In September 2015, the 2030 Agenda for Sustainable Development was adopted in a United Nations General Assembly (26). This agenda includes 17 SDGs that all Member States have agreed to achieve by 2030 (Table 3). SDG 3, is to “ensure healthy lives and promote well-being for all ages” NCDs including CVD has been included as a specific target in SDG goal 3. This offers an unparalleled prospect for countries to overcome barriers to prevention through integration of the national NCD/CVD response within the broader sustainable development agenda (26). SDG target 3.4 calls for a one third reduction in premature mortality from NCDs by 2030, and is an extension of the global voluntary NCD mortality target. Other SDG targets relevant to cardiovascular prevention include: target 3.A on improvements in tobacco control; target 3.5 on substance abuse, including harmful use of alcohol; target 3.B on supporting research and development of vaccines and medicines for NCDs that primarily affect developing countries, as well as providing access to affordable essential medicines and vaccines for NCDs; and target 3.9 on deaths and illnesses related to hazardous chemicals, as well as air, water and soil pollution and contamination. Finally, target 3.8 addresses universal health coverage, which has important implications for a wide range of CVD prevention and control interventions.
The other goals of the Sustainable Development Agenda of the United Nations focus on, poverty, hunger, education, gender equality, water and sanitation, energy, economic growth and employment, industry, innovation and infrastructure, sustainable cities, consumption and production, climate change, marine resources, terrestrial ecosystems, peace, justice and accountability and global partnership for sustainable development. There are mutually reinforcing relationships between cardiovascular health and these social, economic and environmental issues which are integral for sustainable development. In this context, the objective of the Geneva Learning Foundation is to address inequalities in all spheres including education and health by connecting people to innovate novel approaches to teaching and learning, using modern information technologies where appropriate.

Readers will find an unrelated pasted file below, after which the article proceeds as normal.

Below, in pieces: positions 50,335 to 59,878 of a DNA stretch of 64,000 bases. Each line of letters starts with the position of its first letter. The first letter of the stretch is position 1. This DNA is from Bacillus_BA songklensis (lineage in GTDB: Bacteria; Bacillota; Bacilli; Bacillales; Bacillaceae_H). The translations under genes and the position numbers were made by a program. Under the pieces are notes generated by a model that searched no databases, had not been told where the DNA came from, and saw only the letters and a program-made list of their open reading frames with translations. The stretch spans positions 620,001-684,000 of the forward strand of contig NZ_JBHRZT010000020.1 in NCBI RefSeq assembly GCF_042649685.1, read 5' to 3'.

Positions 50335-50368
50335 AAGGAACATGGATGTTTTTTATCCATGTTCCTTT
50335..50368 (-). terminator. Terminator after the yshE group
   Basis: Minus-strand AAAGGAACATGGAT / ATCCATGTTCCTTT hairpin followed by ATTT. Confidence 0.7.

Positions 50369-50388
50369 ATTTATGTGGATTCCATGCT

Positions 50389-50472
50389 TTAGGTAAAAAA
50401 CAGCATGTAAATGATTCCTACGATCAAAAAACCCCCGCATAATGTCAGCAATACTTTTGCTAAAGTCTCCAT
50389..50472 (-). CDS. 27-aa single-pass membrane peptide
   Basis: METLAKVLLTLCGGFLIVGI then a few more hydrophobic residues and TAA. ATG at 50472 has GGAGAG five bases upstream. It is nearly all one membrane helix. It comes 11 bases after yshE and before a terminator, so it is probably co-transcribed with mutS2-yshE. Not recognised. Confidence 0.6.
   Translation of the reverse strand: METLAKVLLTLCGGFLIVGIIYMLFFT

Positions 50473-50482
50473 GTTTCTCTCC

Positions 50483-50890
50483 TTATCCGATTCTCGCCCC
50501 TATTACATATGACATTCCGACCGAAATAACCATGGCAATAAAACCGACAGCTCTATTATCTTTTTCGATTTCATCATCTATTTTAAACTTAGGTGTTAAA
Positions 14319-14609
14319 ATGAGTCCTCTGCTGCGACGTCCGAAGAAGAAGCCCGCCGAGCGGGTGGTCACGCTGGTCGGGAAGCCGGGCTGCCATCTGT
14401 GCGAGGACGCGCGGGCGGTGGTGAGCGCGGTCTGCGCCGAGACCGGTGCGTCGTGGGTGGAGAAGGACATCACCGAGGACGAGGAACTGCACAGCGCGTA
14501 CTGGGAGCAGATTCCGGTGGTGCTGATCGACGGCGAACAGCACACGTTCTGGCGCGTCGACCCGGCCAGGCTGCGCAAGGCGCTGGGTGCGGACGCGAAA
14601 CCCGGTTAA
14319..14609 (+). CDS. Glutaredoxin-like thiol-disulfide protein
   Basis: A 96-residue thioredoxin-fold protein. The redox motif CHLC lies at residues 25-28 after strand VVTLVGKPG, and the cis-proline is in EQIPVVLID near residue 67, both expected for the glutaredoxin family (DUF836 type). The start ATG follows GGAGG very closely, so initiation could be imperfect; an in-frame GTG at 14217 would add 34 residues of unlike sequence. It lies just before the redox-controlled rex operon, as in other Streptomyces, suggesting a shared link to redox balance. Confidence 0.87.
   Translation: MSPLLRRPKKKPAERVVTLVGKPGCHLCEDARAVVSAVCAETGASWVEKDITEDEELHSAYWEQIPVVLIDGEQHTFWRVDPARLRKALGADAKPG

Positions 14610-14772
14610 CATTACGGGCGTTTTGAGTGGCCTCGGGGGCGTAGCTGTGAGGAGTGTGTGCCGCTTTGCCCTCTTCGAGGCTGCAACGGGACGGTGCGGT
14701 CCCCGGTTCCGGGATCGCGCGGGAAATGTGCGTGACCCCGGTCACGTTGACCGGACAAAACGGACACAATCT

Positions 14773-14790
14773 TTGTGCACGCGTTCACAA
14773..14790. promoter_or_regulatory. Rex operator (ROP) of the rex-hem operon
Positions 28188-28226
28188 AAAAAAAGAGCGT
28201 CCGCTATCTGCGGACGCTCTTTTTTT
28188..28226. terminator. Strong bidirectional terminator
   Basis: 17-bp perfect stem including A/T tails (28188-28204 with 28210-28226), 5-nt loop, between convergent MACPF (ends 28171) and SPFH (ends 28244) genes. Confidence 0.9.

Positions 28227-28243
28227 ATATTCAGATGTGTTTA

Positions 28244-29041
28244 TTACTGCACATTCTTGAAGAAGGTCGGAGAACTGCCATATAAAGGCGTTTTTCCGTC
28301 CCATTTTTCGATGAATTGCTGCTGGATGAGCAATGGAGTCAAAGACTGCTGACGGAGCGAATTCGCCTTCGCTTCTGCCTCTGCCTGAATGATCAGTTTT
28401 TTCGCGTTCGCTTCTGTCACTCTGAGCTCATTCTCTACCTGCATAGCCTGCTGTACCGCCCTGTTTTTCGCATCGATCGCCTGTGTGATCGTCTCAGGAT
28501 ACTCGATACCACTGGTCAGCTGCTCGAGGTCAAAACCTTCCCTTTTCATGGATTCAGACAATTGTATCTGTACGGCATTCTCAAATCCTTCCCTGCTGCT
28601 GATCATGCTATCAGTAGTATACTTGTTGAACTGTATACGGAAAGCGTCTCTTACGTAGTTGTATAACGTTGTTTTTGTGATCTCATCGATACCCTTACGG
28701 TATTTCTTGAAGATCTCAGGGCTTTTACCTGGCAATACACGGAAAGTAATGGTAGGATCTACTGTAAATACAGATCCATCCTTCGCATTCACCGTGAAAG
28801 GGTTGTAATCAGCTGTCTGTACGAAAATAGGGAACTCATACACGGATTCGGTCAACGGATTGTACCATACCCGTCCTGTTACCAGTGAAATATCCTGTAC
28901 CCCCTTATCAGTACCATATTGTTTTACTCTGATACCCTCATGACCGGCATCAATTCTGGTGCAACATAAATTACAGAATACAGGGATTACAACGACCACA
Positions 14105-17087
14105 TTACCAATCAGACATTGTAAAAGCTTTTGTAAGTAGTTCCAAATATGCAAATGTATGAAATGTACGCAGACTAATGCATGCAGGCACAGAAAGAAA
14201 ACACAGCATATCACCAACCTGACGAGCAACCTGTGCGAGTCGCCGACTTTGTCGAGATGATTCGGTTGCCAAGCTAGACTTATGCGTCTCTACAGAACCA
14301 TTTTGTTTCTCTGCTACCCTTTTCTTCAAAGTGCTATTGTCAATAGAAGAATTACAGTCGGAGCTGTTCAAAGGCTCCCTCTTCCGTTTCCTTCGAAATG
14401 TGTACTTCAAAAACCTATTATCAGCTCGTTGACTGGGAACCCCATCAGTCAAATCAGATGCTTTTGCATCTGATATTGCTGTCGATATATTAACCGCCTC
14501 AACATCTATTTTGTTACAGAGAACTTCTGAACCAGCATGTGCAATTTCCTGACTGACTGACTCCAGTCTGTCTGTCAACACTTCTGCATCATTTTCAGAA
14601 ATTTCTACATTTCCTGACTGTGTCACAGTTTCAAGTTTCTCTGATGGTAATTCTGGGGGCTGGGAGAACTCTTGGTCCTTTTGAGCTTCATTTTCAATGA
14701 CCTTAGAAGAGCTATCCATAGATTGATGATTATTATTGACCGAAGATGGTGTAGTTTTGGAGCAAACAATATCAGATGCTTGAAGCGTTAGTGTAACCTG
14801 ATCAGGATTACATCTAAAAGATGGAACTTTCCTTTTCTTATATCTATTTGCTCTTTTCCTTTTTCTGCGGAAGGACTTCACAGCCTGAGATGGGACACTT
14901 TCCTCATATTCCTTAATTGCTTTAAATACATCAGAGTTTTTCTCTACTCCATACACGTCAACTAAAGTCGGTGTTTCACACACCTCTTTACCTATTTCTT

The 2030 Sustainable Development Agenda offers an extraordinary opening to galvanize progress in cardiovascular prevention for at least three reasons. First, because reducing NCD/CVD mortality is a specific SDG target, cardiovascular prevention activities can be integrated and resourced in the national action plans to attain the SDGs. Second, the SDG agenda is addressing obstacles to CVD prevention such as poverty, inequity and environmental pollution. Finally, many of the challenges which need to be overcome to achieve the health goal of SDGs are common to CVD prevention (27). For example, both CVD prevention and the attainment of the health goal of SDGs require: leadership and collaboration from ministries other than health; reforms in the health governance architecture; locally driven, globally supported approaches to manage the commercial determinants of ill health; specific efforts to elevate social justice and human rights as underlying principles; civil society engagement in all aspects of planning and monitoring including to hold policy makers at all levels accountable for progress and results. The SDGs offer the world a truly global agenda with shared responsibilities. It is an unprecedented opportunity to improve the health and wellbeing of all people, including their cardiovascular health.
Conflicts of Interest: The author worked in the World Health Organization (WHO) which is a specialized agency of the United Nations that is concerned with international public health for 20 years. She currently serves as an adviser in an honorary capacity, in the Geneva Learning Foundation which is a non-profit organization.